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A World War I British Army patrol is crossing the Mesopotomian desert when their commanding officer, the only one who knows their destination is killed by the bullet of unseen bandits. The patrol's sergeant keeps them heading north on the assumption that they will hit their brigade. They stop for the night at an oasis and awake the next morning to find their horses stolen, their sentry dead, the oasis surrounded and survival difficult. Written by
Erik Gregersen <email@example.com>
The release of the almost complete version on DVD allows viewers to compare it with the edited 1949 re-release. Eliminated in the shorter version is an early shot of Karloff with a book of poetry about the desert, Hanson's reminiscing about Kerrigan's and Hale's earlier days in the service, and McLaglen and Ford sharing cigarettes and recalling their wives and sweethearts. Apparently, a boxing match between Hale and Stein immediately following the death of Bevan, before they all draw lots, is still missing. See more »
As the plane is circling the encampment, you can see tire marks in the sand. See more »
What's the use of chewin' the rag about something we might of done?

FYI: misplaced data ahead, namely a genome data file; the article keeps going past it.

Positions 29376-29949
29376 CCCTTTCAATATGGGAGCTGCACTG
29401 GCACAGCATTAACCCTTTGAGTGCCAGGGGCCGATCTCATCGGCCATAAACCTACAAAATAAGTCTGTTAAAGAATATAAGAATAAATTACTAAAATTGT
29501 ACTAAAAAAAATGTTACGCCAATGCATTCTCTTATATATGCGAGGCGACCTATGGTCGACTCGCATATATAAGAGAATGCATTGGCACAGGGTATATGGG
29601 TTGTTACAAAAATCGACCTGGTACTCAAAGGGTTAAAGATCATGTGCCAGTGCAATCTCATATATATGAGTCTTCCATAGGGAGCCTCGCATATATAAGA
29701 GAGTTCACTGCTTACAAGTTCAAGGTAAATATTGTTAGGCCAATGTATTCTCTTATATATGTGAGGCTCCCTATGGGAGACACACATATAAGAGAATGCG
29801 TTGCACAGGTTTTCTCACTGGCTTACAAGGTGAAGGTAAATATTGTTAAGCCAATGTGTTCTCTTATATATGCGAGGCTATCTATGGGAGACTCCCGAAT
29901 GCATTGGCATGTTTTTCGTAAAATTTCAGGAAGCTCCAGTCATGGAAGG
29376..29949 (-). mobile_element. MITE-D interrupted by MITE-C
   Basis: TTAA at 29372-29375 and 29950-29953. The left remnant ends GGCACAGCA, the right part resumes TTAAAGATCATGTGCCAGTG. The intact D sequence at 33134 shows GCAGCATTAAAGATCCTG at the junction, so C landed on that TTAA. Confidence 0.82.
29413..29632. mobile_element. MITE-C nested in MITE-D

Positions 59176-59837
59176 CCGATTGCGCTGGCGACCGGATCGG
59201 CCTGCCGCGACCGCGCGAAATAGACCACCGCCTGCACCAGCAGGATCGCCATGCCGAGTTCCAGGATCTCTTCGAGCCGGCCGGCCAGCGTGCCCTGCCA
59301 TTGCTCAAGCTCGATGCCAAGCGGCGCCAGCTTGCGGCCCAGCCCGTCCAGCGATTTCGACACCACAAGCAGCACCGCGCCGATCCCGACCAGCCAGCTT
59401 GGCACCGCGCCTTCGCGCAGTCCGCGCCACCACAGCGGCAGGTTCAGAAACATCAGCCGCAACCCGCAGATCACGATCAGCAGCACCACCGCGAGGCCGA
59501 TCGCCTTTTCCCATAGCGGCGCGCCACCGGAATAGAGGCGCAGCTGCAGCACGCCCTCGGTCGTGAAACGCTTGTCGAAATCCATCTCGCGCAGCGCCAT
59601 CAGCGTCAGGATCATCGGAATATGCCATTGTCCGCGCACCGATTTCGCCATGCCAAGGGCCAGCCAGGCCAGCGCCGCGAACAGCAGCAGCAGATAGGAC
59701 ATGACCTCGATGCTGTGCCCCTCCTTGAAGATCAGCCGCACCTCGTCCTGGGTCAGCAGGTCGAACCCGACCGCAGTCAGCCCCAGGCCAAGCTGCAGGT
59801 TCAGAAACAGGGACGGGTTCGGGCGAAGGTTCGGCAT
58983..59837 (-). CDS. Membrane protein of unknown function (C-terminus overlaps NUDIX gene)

Right you are, Sarge!
Yeah, I know what you're thinkin'. Perhaps I've done everything wrong! Perhaps this and perhaps that! But what I've done I've done, and what I haven't, I haven't!
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Exciting desert warfare film, compelling today, 60 years later. A fine Max Steiner soundtrack with excellent performances by Victor McLaglen, Boris Karloff, Reginald Denny and rest of cast. Unlike Gunga Din (1939) where the British were armed with U.S. Springfield '03 rifles and Colt revolvers of the early 1900's the weapons in Lost Patrol are authentically British WWI -- Lee Enfield rifles, the Lewis Gun from the airplane and it seems the officer's revolver is an Enfield of the period and attached to a lanyard in one scene. I see an underlying theme here that seems to have been overlooked. It is strongly anti-Christian throughout. Karloff as the religious fanatic soon to go mad brings on much of this, but not all. A couple of instances: Karloff reading the religious service over the body of the lieutenant is cut short by McLaglen, "Amen". Karloff confronts Reginald Denny telling of his pleasures of the flesh: "You must have faith!" Denny: "Why?" Karloff cannot answer. When Pvt. Pearson is buried, one suggests building a wooden cross for the grave. McLaglen: "Put his sword there. I think he would like that." Strange direction for John Ford, I would say! I have not read the novel "Patrol" that this film was based on. It would be interesting to learn if this theme is apparent. By the way, Lost Patrol was remade as "Sahara"(1943) with Humphrey Bogart. It is not nearly as good, but at the time it was a good wartime morale booster.
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